Michigan Readies for Medical Pot Use
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Michigan Readies for Medical Pot Use
Posted by CN Staff on April 01, 2009 at 04:54:24 PT
By Charlie Cain, Detroit News Lansing Bureau
Source: Detroit News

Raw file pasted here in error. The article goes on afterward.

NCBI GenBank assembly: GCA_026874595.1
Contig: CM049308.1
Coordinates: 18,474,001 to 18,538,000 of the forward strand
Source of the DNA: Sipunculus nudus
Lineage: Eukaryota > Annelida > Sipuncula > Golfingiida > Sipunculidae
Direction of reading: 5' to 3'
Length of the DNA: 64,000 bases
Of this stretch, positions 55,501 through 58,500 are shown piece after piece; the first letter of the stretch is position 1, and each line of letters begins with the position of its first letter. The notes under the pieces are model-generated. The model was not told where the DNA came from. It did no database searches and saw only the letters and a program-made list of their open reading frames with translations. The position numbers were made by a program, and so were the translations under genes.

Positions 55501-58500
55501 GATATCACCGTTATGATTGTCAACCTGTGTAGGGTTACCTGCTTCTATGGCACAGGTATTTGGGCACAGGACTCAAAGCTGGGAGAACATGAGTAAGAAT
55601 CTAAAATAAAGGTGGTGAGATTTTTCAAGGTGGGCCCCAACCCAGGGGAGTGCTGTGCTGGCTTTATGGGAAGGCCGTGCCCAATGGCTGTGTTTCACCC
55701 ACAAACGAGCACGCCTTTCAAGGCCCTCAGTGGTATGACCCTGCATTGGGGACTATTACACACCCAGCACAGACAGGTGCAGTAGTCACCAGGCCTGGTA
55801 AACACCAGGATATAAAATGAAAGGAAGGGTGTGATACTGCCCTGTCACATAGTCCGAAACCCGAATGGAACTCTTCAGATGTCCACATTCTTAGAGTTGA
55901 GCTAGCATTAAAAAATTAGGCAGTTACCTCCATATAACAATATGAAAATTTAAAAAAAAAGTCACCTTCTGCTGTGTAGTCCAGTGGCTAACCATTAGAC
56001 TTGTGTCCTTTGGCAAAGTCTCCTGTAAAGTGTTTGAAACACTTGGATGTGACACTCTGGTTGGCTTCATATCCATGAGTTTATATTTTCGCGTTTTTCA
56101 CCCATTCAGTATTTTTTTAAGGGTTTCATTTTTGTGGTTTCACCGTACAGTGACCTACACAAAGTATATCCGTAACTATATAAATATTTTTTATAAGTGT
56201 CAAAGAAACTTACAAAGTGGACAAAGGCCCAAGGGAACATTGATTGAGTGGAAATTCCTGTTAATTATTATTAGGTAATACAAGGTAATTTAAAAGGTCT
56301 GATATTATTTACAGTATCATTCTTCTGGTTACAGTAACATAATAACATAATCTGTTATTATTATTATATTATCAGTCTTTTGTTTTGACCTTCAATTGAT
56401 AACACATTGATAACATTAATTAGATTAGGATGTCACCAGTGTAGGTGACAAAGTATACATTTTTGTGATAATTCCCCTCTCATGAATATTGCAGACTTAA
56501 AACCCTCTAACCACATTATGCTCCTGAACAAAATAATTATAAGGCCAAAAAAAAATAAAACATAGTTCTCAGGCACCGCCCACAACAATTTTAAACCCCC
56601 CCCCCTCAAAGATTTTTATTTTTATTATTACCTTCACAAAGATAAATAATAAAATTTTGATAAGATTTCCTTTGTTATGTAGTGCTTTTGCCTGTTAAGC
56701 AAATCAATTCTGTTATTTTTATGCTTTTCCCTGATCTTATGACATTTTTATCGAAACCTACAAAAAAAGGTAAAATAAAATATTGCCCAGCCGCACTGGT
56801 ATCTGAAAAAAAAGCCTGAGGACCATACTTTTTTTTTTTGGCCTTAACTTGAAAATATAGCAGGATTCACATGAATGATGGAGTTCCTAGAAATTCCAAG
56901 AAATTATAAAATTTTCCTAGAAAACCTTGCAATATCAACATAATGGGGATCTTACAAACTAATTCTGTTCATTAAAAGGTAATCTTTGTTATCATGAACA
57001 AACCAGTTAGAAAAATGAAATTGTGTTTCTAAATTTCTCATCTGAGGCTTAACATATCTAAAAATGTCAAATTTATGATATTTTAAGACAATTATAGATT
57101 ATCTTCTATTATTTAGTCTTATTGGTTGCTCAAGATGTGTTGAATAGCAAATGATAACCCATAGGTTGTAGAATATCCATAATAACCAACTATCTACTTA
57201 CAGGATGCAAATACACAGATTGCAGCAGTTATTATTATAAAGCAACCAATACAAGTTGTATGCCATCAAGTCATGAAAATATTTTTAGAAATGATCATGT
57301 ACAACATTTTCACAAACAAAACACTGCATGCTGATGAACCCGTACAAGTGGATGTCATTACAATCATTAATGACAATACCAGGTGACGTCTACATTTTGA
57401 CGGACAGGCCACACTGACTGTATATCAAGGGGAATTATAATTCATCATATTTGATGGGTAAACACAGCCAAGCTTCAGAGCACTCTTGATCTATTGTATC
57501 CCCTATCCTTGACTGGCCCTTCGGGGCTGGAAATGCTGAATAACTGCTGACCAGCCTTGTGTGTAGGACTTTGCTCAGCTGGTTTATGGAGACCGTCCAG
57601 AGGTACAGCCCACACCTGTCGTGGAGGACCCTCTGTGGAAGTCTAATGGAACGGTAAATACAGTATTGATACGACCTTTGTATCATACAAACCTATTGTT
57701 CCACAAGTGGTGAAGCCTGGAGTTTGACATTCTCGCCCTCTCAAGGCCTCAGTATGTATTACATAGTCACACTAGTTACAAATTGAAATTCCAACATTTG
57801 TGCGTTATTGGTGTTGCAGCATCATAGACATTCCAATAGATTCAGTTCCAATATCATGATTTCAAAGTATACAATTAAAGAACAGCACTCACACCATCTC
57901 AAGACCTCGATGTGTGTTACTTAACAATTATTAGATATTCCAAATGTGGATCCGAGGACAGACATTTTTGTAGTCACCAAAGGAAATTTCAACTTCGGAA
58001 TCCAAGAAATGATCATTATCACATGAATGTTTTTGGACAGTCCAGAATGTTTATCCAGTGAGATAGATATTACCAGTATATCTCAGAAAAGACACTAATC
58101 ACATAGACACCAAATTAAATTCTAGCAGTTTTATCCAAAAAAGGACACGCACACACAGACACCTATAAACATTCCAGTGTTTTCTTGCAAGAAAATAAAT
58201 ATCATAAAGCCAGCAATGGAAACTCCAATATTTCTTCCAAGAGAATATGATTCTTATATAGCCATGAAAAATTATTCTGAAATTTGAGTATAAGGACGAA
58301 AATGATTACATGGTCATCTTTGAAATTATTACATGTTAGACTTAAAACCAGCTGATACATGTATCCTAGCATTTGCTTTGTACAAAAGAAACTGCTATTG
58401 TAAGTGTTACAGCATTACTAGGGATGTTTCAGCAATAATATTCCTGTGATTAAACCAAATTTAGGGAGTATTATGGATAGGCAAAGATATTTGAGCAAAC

Lansing, MI --  Lynn Allen is busy squirreling away marijuana seeds - at $5 a shot - as he prepares to take advantage of a new state law that will allow seriously or terminally ill patients to legally smoke pot to ease their pain and suffering.The 52-year-old married father of two from Williamston is confined to a wheelchair and unable to work because of a lack of stamina. He is one of an estimated 50,000 Michigan residents who may qualify for medical marijuana use once the state begins accepting applications on Saturday.